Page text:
``Is it really? I wish that we could go there. Do they have the camps there too? The ones that we are going to stay at?''
``Surely. But we'll stay at the Muehlebach hotel which has the biggest beds in the world and we'll pretend that we are oil millionaires.''
Hemingway left Kansas City in the spring of 1918 and did not return for 10 years. He became ``the first of 132 former Star employees to be wounded in World War I,'' according to a Star article at the time of his death. He used his return to Michigan as the basis for another story that related to his work on The Star. It was called ``Soldier's Home:''
She handed him The Kansas City Star and he shucked off its brown wrapper and opened it to the sporting page. He folded The Star open and propped it against the water pitcher with his cereal dish to steady it, so he could read while he ate.
``Harold,'' his mother stood in the kitchen doorway. ``Harold, Please don't muss up the paper. Your father can't read his Star. Would you kneel down and pray with me, Harold?'' his mother asked.
They knelt down beside the dining-room table and Krebs' mother prayed.
``Now, you pray, Harold,'' she said.
``I can't,'' Krebs said.
``Do you want me to pray for you?''
So his mother prayed for him and then they stood up and Krebs kissed his mother and went out of the house. He had tried so to keep his life from being complicated. Still, none of it had touched him. He had felt sorry for his mother and she had made him lie. He would go to Kansas City and get a job and she would feel all right about it.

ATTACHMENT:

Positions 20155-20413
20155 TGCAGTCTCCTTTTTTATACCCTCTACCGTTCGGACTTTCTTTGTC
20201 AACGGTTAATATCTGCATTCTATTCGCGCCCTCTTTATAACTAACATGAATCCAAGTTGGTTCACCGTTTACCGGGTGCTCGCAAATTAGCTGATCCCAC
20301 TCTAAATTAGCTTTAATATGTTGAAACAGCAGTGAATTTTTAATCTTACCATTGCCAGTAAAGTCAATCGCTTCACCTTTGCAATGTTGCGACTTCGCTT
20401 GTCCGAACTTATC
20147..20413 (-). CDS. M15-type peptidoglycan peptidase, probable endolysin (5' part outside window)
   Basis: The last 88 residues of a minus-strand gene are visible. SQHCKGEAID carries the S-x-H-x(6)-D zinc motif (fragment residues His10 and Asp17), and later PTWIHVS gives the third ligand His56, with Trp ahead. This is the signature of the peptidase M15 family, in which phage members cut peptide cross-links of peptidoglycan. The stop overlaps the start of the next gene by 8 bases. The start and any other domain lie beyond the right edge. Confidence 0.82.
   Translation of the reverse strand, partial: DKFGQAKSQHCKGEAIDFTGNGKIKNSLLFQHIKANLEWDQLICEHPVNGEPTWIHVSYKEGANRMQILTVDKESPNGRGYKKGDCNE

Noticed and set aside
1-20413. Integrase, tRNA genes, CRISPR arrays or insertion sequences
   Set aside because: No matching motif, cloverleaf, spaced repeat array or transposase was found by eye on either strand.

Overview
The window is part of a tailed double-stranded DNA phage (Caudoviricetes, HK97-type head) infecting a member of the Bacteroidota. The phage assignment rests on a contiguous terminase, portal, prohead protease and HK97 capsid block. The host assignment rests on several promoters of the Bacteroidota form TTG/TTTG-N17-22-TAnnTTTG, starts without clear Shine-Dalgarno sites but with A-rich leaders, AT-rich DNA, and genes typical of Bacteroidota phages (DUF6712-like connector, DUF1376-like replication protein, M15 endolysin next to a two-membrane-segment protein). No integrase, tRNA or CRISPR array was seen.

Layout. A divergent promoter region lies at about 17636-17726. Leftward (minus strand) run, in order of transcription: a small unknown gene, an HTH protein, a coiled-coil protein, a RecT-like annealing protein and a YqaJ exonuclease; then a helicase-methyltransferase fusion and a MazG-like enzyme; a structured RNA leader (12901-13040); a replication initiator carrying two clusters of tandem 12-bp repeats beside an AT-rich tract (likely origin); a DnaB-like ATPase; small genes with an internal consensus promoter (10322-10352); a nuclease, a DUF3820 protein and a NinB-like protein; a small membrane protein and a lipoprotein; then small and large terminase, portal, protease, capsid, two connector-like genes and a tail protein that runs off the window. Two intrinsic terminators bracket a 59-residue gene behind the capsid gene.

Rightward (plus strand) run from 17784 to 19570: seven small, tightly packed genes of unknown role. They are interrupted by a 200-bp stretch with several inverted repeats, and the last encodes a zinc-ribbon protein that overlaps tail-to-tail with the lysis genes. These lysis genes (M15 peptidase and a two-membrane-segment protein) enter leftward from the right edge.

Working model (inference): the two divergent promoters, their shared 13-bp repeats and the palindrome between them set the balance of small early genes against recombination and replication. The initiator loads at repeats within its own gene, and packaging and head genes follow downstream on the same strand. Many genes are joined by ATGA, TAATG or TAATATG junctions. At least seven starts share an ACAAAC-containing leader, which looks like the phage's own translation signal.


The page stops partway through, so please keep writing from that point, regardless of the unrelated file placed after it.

``In the searing heat of midsummer in 1928, Ernest drove Pauline to Kansas City to have her baby,'' writes Carlos Baker in Ernest Hemingway: A Life Story.
``Pauline's labor pains began at last on June 27, and she entered Research Hospital under the charge of Dr. Don Carlos Guffey. Her labor lasted for 18 hours and was terminated by Caesarean section on the 28th. The child was a 9 1/2 lb. boy whom they named Patrick. Pauline writhed for several days with postoperative gas pains....''
Pauline's difficult childbirth took place while Hemingway was attempting to finish one of his greatest masterpieces, A Farewell to Arms. In that book, Hemingway writes of Catherine Barkley's caesarean, while, in reality, his own wife is undergoing the same operation:
And what if she should die? She won't die. People don't die in childbirth nowadays. That was what all husbands thought. Yes, but what if she should die? She won't die. She's just having a bad time. The initial labor is usually protracted. She's only having a bad time. Afterward we'd say what a bad time and Catherine would say it wasn't really so bad. But what if she should die? She can't die. Yes, but what if she should die? She can't, I tell you.
Hemingway and Pauline returned to Kansas City in 1931 because Pauline was pregnant again and wanted to have Dr. Guffey perform the delivery. Gregory Hancock was born on the morning of Nov. 12, 1931. During that time Hemingway completed Death in the Afternoon.